Once that Absolute Truth has been accepted as such, be it the Bible, Quran, National Socialism, Marxism-Leninism or Chinese Communism it is but a short step to believing that almost anything is justified in the furtherance of that Truth. Add to the mix a charismatic leader who also happens to be intoxicated by the power of his or her position and utterly ruthless in pursuit of their aims and you have the recipe for many of the self-inflicted disasters that humanity has suffered over the millenia. That is what we should all fear.

  13. 13
    ppolish says:

    I agree with you Seversky – belief in a Master Religion is more frightening than belief in s Master Race.

    Master Religion includes White Germans and Brown Africans. Master Religion goes beyond Race. Potentially more evil than Master Race.

    Need to be tolerant of Race & Religion. Need to be accepting of Race & Religion. Need to be be NonDarwinian. Angry Atheists & Angry Theists suck sorry.

  14. 14
    Hangonasec says:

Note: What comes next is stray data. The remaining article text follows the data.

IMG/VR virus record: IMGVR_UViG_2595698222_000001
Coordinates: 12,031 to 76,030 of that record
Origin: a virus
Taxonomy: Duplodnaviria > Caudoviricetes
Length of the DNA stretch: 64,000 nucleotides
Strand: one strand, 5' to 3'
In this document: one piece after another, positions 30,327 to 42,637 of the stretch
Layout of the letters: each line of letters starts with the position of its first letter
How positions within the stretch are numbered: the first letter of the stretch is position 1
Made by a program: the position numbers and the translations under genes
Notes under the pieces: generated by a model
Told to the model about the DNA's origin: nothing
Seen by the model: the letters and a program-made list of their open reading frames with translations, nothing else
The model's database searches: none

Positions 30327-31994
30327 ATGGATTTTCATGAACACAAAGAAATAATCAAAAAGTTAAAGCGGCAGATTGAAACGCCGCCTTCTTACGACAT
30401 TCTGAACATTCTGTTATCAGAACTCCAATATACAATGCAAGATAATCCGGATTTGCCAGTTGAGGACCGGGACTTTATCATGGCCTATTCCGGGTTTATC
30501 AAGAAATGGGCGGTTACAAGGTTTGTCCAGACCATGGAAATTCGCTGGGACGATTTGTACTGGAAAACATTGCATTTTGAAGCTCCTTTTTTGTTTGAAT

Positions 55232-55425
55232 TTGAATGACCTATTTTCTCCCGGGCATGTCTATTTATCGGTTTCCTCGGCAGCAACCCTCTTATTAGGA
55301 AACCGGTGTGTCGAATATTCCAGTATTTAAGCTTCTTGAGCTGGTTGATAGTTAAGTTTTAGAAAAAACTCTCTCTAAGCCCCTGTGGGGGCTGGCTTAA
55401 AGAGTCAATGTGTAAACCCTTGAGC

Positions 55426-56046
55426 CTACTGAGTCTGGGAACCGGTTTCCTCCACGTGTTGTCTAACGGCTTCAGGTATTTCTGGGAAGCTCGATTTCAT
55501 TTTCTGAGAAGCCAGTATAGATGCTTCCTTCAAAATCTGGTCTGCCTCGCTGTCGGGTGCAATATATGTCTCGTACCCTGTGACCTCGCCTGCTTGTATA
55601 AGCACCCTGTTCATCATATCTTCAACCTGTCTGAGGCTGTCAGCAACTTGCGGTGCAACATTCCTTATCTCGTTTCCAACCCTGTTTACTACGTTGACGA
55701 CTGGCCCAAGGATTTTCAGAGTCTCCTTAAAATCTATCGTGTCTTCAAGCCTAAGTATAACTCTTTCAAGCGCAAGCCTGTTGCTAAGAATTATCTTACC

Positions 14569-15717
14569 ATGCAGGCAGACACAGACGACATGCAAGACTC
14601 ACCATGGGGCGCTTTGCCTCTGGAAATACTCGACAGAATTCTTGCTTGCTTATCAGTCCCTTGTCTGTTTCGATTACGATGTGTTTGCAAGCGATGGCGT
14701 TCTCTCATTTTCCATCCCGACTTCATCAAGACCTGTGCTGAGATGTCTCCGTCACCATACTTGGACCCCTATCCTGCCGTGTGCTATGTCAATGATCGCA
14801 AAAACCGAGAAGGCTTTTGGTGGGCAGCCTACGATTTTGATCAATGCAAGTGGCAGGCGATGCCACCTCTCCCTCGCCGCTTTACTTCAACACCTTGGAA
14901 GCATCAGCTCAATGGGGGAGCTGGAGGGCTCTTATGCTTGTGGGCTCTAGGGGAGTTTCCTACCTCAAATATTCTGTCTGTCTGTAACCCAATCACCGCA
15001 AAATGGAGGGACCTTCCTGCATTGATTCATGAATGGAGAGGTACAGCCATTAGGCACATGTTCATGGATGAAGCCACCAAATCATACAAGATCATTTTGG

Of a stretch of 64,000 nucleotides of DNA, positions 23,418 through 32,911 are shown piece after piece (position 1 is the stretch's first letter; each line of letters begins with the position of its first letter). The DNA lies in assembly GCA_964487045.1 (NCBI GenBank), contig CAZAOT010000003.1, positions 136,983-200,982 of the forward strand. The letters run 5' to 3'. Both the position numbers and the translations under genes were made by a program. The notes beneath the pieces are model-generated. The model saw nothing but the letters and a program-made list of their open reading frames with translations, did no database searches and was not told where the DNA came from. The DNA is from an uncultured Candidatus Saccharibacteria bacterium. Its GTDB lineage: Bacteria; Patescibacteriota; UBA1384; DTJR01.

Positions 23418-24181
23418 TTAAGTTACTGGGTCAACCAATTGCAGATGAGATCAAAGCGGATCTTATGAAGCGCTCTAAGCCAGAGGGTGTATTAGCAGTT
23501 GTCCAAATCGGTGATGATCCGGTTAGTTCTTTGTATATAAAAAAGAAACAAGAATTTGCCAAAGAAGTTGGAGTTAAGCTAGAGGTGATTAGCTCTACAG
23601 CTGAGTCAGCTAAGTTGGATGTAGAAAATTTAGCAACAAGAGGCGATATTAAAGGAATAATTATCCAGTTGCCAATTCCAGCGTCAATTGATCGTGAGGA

Dick @11,

    I appreciate your answer, but the fact that objective morality may be ‘grounded’ in the views or opinions of a transcendent entity does not quite address the question you yourself posed. I am familiar with the argument on subjectivism (though I disagree with the way it is generally framed, as merely ‘doing what I fancy’), but there are 2 issues:

    1) What values one has oneself
    2) Why ‘should’ anyone else share those values?

    You seem to have given a reason to adopt personal values (1) on the basis that it forms a logical grounding for (2) – but when it actually comes to that hypothetical other person, your take on the basis of morality runs up against a buffer IMO – ‘they’ should adopt your values because you argue that such things are objectively grounded. They actually could be, but that’s not the issue. I can never quite see how objectivists practically avoid this assumed trap of subjectivism vis a vis the dissemination of wider moral values.